Department of Health and Social Care written question – answered on 27th November 2018.

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Photo of Lord Freyberg Lord Freyberg Crossbench

To ask Her Majesty's Government which cancers have been recommended by NICE for molecular testing; and of those cancers, for which biomarkers in relation to (1) prognostic tests, and (2) theranostic or treatment predictive tests.

Photo of Lord O'Shaughnessy Lord O'Shaughnessy The Parliamentary Under-Secretary for Health and Social Care

The National Institute for Health and Care Excellence (NICE) recommends molecular testing for the following cancers:

- Acute myeloid leukaemia;

- Bladder;

- Brain;

- Breast;

- Chronic lymphocytic leukaemia;

- Chronic myeloid leukaemia;

- Colorectal;

- Non-small-cell lung cancer;

- Melanoma;

- Oesophago-gastric;

- Ovarian, fallopian tube and peritoneal;

- Pancreatic;

- Prostate;

- Upper aerodigestive tract; and

- Unknown primary origin.

NICE refers to the following companion diagnostic biomarkers in its guidance:

- c-Kit (CD117);

- HER2;



- Philadelphia chromosome;

- BRAF V600;

- ALK;


- p53;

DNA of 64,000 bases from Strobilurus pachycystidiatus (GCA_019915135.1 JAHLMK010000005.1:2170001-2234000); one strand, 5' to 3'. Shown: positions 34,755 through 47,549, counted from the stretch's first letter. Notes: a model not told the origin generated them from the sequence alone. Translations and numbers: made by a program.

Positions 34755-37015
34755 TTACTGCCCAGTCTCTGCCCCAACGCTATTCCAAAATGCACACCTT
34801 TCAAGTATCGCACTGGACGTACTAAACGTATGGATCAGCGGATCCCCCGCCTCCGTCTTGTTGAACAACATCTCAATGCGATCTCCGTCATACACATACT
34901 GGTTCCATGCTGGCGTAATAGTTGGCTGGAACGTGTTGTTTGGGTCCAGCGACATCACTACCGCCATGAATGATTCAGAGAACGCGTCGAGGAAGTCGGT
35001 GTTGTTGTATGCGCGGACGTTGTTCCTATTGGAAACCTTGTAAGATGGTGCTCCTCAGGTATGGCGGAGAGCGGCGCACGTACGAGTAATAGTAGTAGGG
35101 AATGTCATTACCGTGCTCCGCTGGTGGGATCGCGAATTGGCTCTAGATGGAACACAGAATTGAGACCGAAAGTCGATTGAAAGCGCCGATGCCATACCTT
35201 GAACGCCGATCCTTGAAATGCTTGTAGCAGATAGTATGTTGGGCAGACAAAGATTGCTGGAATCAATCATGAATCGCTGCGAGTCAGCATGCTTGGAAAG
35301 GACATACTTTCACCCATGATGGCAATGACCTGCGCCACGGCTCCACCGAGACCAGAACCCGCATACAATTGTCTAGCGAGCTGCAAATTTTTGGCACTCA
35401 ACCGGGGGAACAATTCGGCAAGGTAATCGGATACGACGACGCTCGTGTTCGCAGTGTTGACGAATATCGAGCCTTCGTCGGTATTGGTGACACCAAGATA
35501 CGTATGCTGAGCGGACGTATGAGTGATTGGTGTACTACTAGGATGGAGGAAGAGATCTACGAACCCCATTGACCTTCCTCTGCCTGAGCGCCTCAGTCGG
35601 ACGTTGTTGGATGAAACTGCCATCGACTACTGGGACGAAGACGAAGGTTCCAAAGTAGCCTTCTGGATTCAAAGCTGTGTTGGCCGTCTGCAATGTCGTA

- PD-L1;

- RAS;


- FLT3;

- ROS1;

- BRCA1 (germline); and

- Somatostatin receptor-positive.

Tests that are primarily used for diagnosis, monitoring or screening often provide prognostic information. Consequently, there are a large number of biomarkers, many of which are used in standard testing practice and so are not specifically referred to in NICE guidance. Multiple and combinations of biomarkers are often used to provide prognostic information and companies developing tests often create their own combinations.

As many tests look for multiple biomarkers for a single purpose and many tests in standard practice provide prognostic information, NICE is unable to provide categorical information on prognostic tests.

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